The Devil’s Anvil were a group of Arab-American musicians playing the New York folk and rock club circuit in the mid-’60s. They differed from virtually every other group experimenting with Eastern sounds because though they were rock musicians deeply rooted to the folk traditions of their heritages, and they played the Anatolian instruments associated with them. Among the members of Devil’s Anvil were Felix Pappalardi, then a house producer at Columbia, and Steve Knight, who partnered with him, and Leslie West and Corky Laing in Mountain. Knight was a founding member of Devil’s Anvil, playing rhythm guitar, bass, and bouzouki. Other members included the excellent lead guitarist Jerry Satpir, Eliezer Adoram on accordion, and Kareem Issaq on vocals and oud. Pappalardi produced the set and added tamboura and durbeki (dumbek). Hard Rock from the Middle East is the only album issued by the group. They had the unfortunate karma of having their album released at the height of the Arab-Israeli war and no one would touch the recording — check out the cover and it’s easy to see why. That said, this is truly a forgotten classic. The music found here is often sung in Arabic, its arrangements walk a tightrope between the modern psychedelia of the day and centuries-old traditional folk modalities and melodies.
There is no camp factor in these proceedings, and each member is a heavy hitter in his own right. According to the liner notes, Pappalardi says that the group would back stars on the Middle Eastern circuit when they came through New York. Tracks such as “Shisheler” and “Karkadon” (both tunes from antiquity) illustrate the sound of the set ideally. Amid the electric guitars that are at the forefront of the sound, oud, dumbek, and bouzouki flood the backdrop. Elsewhere, such as on the wailing opener “Wala Dai,” the addition of studio drummer Bobby Gregg and an uncredited Farfisa organ make the music take on a full rock personae, while displaying its Arab characteristics in vocal, rhythmic pulse, and harmonic scale with fuzz guitar on full-surf stun. But there are other surprises, as well, such as “Kley,” which is sung in Greek and played according to a folk arrangement that straddles both traditions and seems right at home as a rock tune. Likewise, “Shisheller” utilizes psychedelic overdriven guitar and bass to fuel a celebratory Turkish tune that is sung in its native language! This is the true stunner on the set, where everything that Devil’s Anvil possessed is on display.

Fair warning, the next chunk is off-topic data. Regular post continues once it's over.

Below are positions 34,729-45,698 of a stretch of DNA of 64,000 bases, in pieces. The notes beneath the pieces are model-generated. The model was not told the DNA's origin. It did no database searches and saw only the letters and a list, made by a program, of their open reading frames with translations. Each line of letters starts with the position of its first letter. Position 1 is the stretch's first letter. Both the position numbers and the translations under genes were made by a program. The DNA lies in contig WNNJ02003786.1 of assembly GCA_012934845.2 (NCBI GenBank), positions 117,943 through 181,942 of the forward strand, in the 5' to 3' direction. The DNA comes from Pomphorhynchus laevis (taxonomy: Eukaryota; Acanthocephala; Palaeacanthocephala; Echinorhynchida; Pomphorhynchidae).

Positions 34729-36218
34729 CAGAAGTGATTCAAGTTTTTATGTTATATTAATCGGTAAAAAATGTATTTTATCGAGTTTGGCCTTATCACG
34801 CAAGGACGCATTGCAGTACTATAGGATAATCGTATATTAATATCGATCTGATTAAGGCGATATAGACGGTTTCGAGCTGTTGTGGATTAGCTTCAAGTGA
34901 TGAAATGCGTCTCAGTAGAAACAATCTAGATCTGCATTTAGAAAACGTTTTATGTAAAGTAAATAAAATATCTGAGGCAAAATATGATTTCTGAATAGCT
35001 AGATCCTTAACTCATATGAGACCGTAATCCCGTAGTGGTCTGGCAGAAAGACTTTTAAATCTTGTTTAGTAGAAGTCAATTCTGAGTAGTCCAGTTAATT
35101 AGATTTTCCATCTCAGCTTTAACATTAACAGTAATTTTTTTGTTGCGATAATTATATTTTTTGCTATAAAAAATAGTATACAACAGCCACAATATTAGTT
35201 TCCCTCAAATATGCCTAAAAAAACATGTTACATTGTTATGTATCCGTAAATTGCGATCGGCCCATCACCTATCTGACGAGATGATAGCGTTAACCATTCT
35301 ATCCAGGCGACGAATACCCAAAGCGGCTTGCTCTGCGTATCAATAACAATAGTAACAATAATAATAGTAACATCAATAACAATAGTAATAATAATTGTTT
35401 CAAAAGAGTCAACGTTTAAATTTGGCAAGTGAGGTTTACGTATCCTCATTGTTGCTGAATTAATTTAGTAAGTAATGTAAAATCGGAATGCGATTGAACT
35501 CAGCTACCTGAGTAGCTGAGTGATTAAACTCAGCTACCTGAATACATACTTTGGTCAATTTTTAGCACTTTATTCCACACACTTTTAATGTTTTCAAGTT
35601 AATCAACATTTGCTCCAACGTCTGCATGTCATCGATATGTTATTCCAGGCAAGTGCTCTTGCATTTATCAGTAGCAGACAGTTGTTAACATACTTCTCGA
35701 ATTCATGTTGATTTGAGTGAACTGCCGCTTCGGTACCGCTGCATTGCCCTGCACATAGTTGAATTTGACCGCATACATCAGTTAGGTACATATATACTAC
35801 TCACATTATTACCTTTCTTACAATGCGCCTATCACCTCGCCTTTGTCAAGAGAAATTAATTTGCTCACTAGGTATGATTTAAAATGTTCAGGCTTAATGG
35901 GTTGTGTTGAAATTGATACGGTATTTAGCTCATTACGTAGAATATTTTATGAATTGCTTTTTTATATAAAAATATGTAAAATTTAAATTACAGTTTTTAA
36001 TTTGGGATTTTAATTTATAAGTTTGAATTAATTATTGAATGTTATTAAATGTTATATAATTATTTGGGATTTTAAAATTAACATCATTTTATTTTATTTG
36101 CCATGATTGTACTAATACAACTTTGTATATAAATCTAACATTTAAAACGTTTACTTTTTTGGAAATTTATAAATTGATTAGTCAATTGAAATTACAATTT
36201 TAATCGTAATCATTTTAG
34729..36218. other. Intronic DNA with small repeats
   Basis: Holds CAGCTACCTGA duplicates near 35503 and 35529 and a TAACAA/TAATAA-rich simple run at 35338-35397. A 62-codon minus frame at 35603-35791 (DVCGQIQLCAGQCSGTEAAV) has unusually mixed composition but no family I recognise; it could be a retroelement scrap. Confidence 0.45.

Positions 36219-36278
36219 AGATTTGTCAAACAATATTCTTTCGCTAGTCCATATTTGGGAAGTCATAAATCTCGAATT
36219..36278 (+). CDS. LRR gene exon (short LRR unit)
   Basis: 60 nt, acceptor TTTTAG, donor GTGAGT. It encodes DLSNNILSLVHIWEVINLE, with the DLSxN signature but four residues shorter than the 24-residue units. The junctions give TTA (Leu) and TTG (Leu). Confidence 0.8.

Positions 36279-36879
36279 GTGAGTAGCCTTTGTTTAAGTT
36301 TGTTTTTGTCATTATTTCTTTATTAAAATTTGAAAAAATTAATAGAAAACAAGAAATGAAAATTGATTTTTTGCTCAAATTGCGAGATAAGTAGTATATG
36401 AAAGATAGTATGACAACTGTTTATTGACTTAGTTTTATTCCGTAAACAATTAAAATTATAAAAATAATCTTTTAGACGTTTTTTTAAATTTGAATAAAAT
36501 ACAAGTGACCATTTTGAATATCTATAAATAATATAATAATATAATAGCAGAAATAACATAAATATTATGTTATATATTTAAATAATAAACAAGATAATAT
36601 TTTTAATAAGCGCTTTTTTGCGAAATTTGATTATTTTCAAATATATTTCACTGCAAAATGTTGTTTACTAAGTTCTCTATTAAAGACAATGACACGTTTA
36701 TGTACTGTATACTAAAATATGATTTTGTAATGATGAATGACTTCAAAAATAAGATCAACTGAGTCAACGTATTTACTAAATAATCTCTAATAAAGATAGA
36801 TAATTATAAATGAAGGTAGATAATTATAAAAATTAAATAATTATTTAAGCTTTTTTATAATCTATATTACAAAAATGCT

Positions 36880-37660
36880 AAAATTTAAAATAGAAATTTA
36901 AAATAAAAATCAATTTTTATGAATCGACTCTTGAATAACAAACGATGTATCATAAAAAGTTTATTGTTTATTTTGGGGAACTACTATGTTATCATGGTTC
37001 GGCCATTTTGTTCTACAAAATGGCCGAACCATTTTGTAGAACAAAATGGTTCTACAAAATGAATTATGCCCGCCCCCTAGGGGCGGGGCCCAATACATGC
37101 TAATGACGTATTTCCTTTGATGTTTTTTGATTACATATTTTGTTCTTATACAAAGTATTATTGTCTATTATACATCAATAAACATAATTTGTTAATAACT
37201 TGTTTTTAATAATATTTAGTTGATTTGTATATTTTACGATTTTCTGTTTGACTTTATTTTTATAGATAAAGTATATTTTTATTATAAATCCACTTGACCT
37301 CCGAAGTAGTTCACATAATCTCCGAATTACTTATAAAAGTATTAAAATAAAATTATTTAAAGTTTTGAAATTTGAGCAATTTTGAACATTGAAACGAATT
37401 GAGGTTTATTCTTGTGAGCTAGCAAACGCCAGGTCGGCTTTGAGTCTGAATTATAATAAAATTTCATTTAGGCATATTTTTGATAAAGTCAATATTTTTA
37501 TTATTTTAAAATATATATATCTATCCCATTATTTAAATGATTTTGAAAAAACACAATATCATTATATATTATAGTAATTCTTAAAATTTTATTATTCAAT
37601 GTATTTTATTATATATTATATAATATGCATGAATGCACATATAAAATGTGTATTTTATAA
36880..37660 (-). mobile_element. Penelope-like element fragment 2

The best-known cut here is “Misirlou,” sung in English by Pappalardi and is entirely different — and better than — the well-known cover of it by Dick Dale. It’s true that Hard Rock from the Middle East is an album that was ahead of its time, and over four decades, later it remains so. With its stunning musicianship, songcraft, and skillful weaving of musical traditions into a cohesive musical statement, it endures and is perhaps even more relevant today than when it was first released.)
Elierzer Adoram (accordion)
Kareem Issaq (oud, vocals)
Steve Knight (guitar, bass, bouzouki)
Jerry Sappir (guitar, vocals, percussion)
Bobby Gregg (drums)
Mike Mohel (percussion)
Felix Pappalardi (bass, guitar, vocals on 11., percussion)
01. Wala Dai (Traditional) 2.43
02. Nahna U Diab (Traditional) 3.00
03. Karkadon (Wabbi/Webbi) 2.25
04. Selim Alai (Traditional) 2.27
05. Isme (Atrash) 6.00
06. Besaha (Wabbi/Radwan) 1.55
07. Shisheler (Traditional) 2.49
08. Kley (Theodorakis/Livaditis) 4.40
09. Hala Laya (Traditional) 2.51
10. Treea Pethya (Traditional) 2.24
11. Misirlou (Collins/Roubanis) 3.01
Tracks 1 to 6 & 9 are sung in Arabic.
Track 7 is sung in Turkish.
Tracks 8 & 10 are sung in Greek.
Track 11 is sung in English.